Abolitionists and Environmentalists in Atlanta Band Together to “Stop Cop City”

“The people who find themselves killing us can’t even be the people who find themselves holding us secure.”


On a Wednesday evening in September 2021, Charlotte* sat handcuffed on the bottom outdoors of Atlanta Metropolis Councilwoman Natalyn Archibong’s East Atlanta dwelling. To their left and proper had been 10 extra protesters with their arms secured behind their backs, staring up at 13 Atlanta law enforcement officials. 

Lower than an hour earlier than, the protesters’ shouts rang by the evening, audible within the background of Archibong’s Zoom name, the place the Metropolis Council debated a proposal for a $90 million police-training facility south of Atlanta. The proposal, nicknamed “Cop Metropolis” by organizers, got here within the wake of a nationwide motion to defund the police and threatened to raze 85 acres of Atlanta’s South River Forest. 

To Charlotte, an Atlanta resident who works in native plant habitat restoration, the destruction of this forest within the most-canopied metropolis in America felt private. Charlotte explains that the South River Forest sits on a resource-rich watershed beforehand occupied by the Muscogee (Creek) folks. However about 100 years in the past, the land was developed for the Atlanta Prison Farm, a notoriously abusive facility that exploited prisoners for agricultural labor. The present battle to guard the land is rooted in reclaiming its tarnished historical past, but additionally in combating the widespread neighborhood hurt {that a} police-training facility would create.

“Police abolition may be very intersectional with local weather justice, housing justice, and all of those points associated to sources,” Charlotte says. “On the finish of the day, police are beholden to and defend the techniques of useful resource hoarding that profit company elite and rich folks.”

To fight the destruction of the forest and the development of the power, Atlanta residents shaped a coalition in spring 2021. Over the following 12 months, the Cease Cop Metropolis motion would mobilize hundreds of Atlanta residents to tackle companies, cops, bulldozers, and the White supremacy of their midst.

Policing Versus Public Security

When America erupted in protest within the wake of George Floyd’s murder by former Minneapolis police officer Derek Chauvin, Atlanta was combating to avenge one in every of its personal. On June 12, 2020, lower than three weeks after Floyd was killed, Atlanta police officer Garrett Rolfe fatally shot 27-year-old Rayshard Brooks, wounding the town’s Black neighborhood and inciting nationwide outcry. 

Within the following days, cracks appeared within the Atlanta Police Division. Police Chief Erika Shields resigned from the publish she’d held since 2016, and APD officers staged a “blue flu,” calling in sick en masse to protest the felony homicide fees introduced in opposition to Rolfe. Two days into the strike—a couple of week after Brooks’ homicide—the Atlanta Police Basis announced $500 bonuses for each Atlanta police officer to “stem attrition and enhance morale,” in response to a press release.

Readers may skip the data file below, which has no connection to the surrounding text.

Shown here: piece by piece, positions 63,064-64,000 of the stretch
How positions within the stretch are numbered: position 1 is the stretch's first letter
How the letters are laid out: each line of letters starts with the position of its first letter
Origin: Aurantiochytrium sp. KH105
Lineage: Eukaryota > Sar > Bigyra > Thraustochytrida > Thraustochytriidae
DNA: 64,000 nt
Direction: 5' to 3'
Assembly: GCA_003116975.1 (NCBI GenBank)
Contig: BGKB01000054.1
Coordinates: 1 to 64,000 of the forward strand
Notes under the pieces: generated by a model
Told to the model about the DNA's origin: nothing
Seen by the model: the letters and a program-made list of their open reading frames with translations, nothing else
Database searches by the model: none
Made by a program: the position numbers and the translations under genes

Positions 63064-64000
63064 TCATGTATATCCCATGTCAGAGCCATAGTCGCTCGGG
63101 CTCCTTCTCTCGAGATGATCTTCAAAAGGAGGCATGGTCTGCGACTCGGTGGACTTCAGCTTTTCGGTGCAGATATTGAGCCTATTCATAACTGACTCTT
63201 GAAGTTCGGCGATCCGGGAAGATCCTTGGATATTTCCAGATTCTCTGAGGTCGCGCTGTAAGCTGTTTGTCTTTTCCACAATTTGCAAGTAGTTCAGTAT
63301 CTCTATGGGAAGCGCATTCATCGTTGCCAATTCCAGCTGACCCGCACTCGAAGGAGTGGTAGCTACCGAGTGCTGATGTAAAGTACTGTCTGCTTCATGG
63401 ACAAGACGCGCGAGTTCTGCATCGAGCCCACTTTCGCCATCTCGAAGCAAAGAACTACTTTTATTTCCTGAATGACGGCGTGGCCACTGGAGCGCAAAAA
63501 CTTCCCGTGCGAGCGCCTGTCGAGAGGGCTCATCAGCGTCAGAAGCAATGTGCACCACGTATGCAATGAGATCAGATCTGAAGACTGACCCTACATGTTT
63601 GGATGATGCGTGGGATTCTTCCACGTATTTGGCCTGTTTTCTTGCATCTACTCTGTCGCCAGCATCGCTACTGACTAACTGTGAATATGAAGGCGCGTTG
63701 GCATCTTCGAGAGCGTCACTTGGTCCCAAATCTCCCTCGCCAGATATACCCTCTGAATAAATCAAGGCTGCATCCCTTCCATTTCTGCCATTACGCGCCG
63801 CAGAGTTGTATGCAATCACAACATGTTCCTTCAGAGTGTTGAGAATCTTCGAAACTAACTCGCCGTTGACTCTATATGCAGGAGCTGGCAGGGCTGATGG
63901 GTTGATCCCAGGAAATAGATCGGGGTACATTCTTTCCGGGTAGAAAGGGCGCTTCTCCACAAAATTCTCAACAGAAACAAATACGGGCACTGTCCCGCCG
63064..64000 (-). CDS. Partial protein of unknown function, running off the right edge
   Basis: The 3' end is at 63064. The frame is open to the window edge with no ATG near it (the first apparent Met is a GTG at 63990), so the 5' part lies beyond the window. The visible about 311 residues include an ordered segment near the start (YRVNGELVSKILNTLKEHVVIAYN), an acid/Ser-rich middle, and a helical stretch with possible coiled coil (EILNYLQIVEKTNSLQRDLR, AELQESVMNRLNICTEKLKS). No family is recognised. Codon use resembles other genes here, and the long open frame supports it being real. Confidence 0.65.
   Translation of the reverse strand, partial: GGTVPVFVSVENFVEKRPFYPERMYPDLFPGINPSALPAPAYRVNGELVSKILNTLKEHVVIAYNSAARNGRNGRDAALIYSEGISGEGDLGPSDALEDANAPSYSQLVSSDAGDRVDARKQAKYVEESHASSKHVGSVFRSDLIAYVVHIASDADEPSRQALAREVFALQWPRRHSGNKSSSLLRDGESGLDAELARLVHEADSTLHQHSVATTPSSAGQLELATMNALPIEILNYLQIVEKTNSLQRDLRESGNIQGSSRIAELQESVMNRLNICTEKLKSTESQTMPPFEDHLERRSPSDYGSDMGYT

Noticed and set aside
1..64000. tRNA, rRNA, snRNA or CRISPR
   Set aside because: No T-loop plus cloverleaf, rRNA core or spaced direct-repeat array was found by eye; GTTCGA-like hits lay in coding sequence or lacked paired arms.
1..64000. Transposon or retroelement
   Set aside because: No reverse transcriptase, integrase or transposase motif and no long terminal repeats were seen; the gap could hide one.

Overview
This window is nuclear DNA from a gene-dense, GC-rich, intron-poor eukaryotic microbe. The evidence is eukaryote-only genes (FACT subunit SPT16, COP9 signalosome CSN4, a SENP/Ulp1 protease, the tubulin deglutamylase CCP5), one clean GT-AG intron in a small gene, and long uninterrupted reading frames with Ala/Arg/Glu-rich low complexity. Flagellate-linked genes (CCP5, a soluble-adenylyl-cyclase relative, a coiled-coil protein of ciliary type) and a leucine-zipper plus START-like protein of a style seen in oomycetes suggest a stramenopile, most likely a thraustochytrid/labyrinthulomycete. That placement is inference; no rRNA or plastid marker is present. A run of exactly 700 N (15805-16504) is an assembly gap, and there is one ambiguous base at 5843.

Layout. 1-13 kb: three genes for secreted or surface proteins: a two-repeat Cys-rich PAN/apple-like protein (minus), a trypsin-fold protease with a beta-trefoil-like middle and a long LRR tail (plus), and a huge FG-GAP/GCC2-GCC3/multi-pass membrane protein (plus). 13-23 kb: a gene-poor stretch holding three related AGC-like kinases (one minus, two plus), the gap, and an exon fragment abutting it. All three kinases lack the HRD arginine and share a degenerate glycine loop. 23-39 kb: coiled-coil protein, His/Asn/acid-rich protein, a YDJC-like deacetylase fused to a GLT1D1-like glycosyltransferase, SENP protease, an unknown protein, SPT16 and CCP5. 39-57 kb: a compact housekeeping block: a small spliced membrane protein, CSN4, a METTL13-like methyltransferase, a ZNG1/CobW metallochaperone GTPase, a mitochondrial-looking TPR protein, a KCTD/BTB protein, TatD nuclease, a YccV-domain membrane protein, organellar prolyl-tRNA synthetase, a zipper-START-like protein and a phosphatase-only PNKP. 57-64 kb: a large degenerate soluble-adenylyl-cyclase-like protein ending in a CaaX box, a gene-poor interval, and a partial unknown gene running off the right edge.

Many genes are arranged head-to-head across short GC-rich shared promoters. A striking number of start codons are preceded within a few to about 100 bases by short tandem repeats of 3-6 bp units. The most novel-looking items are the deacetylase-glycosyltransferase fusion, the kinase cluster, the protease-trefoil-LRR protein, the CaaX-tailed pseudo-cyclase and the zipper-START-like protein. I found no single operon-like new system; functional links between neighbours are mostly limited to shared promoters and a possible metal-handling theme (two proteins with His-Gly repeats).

The Atlanta Police Foundation is a nonprofit group that helps APD by funding extra expertise, coaching, and sources that aren’t included within the metropolis’s already sturdy price range. In line with a 2021 report by Colour of Change and LittleSis, there are police foundations in practically each main metropolis within the U.S., and Atlanta’s boasts company sponsors like Amazon, Financial institution of America, Coca-Cola, Delta Airways, Chick-fil-A, and Uber, making it potential to concern payouts, just like the post-blue-flu bonuses, or to fund huge policing initiatives, just like the proposed coaching facility. 

As 2020 wore on, APD reinstated Rolfe, who was awaiting trial for Brooks’ homicide, and Atlanta Metropolis Council voted to increase APD’s budget. On March 31, 2021, then-Atlanta Mayor Keisha Lance Bottoms announced plans for the development of a “new public security coaching facility” within the 300-acre South River Forest for Atlanta’s police and fireplace departments in an effort to extend sources out there to officers and enhance morale on the drive.

For abolitionist organizers and South Atlanta residents, this was a transparent menace to their bodily setting and neighborhood security.

Organizing a Resistance

By the point information of the Cop Metropolis proposal hit the press, Jasmine Burnett was a veteran organizer for Black liberation and a longtime skeptic of the Atlanta Police Basis. 

“It’s essential as organizers to have the ability to increase contradictions,” she says. “The people who find themselves killing us can’t even be the people who find themselves holding us secure, so how will we speak about security in a method that displays our materials situations?”

In July of 2020, Burnett and some pals shaped a coalition known as Defund APD, Refund Communities. Its objective was to divert funding from APD’s $215 million budget, which was 13% of Atlanta’s budget in 2021, and reinvest the cash in communities. DARC was an affiliated working group of the Atlanta chapter of the Democratic Socialists of America, however it was composed of each DSA and non-DSA-affiliated members—anybody was welcome. The group targeted on constructing neighborhood consciousness for the price range by schooling: Members canvassed neighborhoods disproportionately impacted by police violence and created a media marketing campaign known as Not Our Budget.

In April 2021, just a few months earlier than Atlanta Metropolis Council deliberate to vote on the following 12 months’s price range, DARC linked with the budding coalition of Atlanta organizations known as Cease Cop Metropolis. The teams shortly developed specialties: Neighborhood Motion Builders organized direct actions and protests; Dawn Atlanta raised consciousness for the environmental impression of Cop Metropolis; and DARC coordinated canvassing and communication with Atlanta DSA, which supplied funding. 

By mid-summer 2021, the organizers hosted near-weekly actions within the South Atlanta Forest. The occasions ranged from neighborhood nurturing, equivalent to potlucks, studying teams, and barbecues, to motion constructing, equivalent to protests, teach-ins, and canvassing.